Conversations to watch at climate summit in Egypt

Pic Amin

African leaders and other world leaders pose for a group photograph at the Africa Adaptation Summit in Rotterdam, ahead of the COP27, on September 5, 2022. PHOTO | AFP

The 27th edition of the Conference of Parties (COP27) gets under way in Egypt from next week, putting Africa one more time at the centre of the climate debate. The conference is expected to bring together 198 nations that are part of United Nations Framework Convention on Climate Change (UNFCCC).

It is the highest decision making body of UNFCCC and converges annually since 1995 to discuss and agree on how best to address climate change and its impact. This is the 27th time countries will be gathering under the convention —hence, COP27— in Sharm el Sheikh, an Egyptian resort town on the Red Sea coast. It will be the fifth time that the conference is held on African soil –Morocco twice, Kenya and South Africa.

What position does Kenya/Africa have on Cop27?

For Kenya, priority areas at the conference are in the reduction of emissions from all parties and financing. Kenya like other developing countries pays the biggest brunt of climate change, despite big economies being the largest emitters of carbon dioxide to the atmosphere.

How severe is the climate crisis for Kenya?

The climate calamity in Kenya is manifested through prolonged droughts, wildfires, wildlife deaths, flash floods, crop failures and expensive fuel, which has in turn resulted in high cost of commodities. This is the first time in decades that drought has killed more wildlife in parks than poaching. In recent times, there have been frequent fires in Mt Kenya and the Aberdares, engulfing the country’s largest forest ecosystems. At the same time, pastoralists are encroaching on farms in search of pasture, resulting in human conflict.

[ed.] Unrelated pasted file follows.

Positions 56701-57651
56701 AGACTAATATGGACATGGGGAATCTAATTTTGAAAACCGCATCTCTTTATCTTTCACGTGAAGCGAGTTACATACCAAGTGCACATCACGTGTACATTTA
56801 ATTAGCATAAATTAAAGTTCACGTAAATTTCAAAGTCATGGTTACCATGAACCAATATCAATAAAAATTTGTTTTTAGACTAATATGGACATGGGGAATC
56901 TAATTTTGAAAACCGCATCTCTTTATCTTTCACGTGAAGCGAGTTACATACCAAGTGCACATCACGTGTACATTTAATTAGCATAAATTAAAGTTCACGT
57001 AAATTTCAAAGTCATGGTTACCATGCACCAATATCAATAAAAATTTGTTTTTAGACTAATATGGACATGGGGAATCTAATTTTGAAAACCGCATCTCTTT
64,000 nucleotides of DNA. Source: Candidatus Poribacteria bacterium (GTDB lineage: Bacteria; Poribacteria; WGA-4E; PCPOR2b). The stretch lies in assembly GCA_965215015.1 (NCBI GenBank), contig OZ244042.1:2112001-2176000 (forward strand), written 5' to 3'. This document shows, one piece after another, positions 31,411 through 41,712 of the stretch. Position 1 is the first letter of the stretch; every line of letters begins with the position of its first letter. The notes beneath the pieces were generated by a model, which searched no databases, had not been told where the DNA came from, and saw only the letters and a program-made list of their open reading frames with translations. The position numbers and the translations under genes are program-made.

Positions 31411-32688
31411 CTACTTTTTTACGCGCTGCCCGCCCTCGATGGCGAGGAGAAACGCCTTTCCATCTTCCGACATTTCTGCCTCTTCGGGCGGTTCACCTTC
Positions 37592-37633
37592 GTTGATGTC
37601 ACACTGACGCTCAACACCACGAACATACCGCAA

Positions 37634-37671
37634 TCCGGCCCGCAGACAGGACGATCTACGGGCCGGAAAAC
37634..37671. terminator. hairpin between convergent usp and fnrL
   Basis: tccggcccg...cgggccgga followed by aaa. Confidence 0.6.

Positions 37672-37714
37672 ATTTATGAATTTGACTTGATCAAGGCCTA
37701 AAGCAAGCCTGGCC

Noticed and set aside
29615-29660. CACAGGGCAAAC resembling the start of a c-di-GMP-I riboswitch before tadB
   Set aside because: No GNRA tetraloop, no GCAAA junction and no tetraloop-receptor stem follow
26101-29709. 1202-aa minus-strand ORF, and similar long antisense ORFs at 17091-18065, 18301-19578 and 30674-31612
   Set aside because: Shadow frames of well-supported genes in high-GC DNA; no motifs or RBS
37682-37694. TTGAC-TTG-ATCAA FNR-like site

The National Drought Management Authority says Garissa, Isiolo, Kajiado, Kitui, Mandera, Marsabit, Laikipia, Samburu, Tana River, Turkana, and Wajir are currently at an acute drought phase, with most of these counties suffering a severe vegetation deficit.

When do we know Africa is winning?

In the context of developing countries, agriculture is unquestionably the sector most exposed to climate variability. A recent study published in the journal Economia Politica recommends that planning of adaptation policies to reduce climate vulnerability account for multiple spatial interrelations. Secondly, the researchers call for the explicit inclusion of peacekeeping measures in the design and implementation of adaptation strategies for climate resilience to avert persistence of violence.

Which are the most-watched topics at CO27?

Fossil fuels: Countries at last year’s COP26 talks agreed for the first time to “phase down” coal production and trim other fossil fuel subsidies.

The backsliding by major economies on their promises to shift from fossil fuels has led some nations, especially in Africa, to call for a formal recognition that they should be allowed to develop their fossil fuel reserves. This is likely to be evident in African leaders’ opening statements at COP27.

Adaptation: High-income countries have yet to meet their pledge to deliver $100 billion a year in climate finance. Only $80 billion per year was delivered in 2019. Nevertheless, the talks will address boosting that annual goal upward from $100 billion from 2025.

Keeping 1.5 alive: At COP26, countries promised to “revisit and strengthen” their national climate plans, called Nationally Determined Contributions, or NDCs, by the end of this year to ensure they are aligned with the Paris Agreement goal of preventing warming beyond 1.5 degrees Celsius above pre-industrial temperatures. But last month’s UN “synthesis report” on NDCs submitted this year show that only 24 countries out of 194 have updated their plans.